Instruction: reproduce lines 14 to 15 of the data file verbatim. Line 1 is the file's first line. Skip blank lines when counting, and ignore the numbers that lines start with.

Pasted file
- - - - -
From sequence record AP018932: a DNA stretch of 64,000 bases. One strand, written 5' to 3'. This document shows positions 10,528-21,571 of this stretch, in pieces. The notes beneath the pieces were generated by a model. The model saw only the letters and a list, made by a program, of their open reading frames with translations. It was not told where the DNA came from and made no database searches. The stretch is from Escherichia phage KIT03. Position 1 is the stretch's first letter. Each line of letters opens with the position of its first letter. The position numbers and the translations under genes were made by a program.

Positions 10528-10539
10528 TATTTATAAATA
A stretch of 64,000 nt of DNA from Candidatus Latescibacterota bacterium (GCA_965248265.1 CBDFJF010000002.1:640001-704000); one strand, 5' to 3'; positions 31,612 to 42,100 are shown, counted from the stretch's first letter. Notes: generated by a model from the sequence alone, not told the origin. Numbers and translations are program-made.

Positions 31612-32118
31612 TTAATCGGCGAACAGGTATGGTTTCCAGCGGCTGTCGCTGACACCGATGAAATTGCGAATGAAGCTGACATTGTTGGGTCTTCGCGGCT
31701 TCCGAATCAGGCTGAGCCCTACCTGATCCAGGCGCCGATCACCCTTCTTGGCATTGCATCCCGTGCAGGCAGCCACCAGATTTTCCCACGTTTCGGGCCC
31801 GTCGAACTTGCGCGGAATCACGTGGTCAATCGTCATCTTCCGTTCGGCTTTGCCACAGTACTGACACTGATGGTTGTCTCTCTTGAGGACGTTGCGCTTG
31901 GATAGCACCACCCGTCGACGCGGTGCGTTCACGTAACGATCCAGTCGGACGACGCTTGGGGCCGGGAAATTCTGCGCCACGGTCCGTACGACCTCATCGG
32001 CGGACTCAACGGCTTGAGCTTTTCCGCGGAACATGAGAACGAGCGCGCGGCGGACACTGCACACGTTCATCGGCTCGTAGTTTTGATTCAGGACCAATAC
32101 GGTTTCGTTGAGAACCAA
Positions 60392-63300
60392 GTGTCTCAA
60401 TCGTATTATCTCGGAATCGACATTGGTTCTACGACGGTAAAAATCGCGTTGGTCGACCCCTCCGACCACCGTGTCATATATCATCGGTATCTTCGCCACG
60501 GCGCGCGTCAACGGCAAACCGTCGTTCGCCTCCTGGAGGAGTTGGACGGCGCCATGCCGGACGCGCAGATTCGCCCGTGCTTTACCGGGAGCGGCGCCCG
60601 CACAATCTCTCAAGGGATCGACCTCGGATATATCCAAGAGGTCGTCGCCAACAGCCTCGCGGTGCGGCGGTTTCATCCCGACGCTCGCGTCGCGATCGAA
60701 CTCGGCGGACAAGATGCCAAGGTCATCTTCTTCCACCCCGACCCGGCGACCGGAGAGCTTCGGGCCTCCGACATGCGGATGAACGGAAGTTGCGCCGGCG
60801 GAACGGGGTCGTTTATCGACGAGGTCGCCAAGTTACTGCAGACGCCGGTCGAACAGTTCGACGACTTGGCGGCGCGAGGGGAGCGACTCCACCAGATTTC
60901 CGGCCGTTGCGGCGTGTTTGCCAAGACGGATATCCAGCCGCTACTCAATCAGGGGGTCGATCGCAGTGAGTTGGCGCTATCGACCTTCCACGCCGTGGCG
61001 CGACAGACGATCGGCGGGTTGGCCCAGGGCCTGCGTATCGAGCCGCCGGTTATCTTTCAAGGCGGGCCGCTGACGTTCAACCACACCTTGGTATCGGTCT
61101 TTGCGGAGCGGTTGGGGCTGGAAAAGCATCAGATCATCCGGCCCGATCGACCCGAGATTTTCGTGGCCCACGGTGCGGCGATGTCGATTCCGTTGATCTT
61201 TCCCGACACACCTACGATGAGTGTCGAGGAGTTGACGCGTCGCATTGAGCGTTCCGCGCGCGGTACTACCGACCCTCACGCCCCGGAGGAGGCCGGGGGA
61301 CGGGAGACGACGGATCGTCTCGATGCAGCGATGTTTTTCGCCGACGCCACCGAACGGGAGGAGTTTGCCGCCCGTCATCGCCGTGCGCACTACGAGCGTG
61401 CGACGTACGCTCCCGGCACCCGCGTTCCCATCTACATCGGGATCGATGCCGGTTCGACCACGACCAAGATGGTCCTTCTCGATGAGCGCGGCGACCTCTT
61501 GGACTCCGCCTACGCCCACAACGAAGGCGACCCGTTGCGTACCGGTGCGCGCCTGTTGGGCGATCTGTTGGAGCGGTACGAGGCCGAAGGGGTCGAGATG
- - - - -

60401 TCGTATTATCTCGGAATCGACATTGGTTCTACGACGGTAAAAATCGCGTTGGTCGACCCCTCCGACCACCGTGTCATATATCATCGGTATCTTCGCCACG
60501 GCGCGCGTCAACGGCAAACCGTCGTTCGCCTCCTGGAGGAGTTGGACGGCGCCATGCCGGACGCGCAGATTCGCCCGTGCTTTACCGGGAGCGGCGCCCG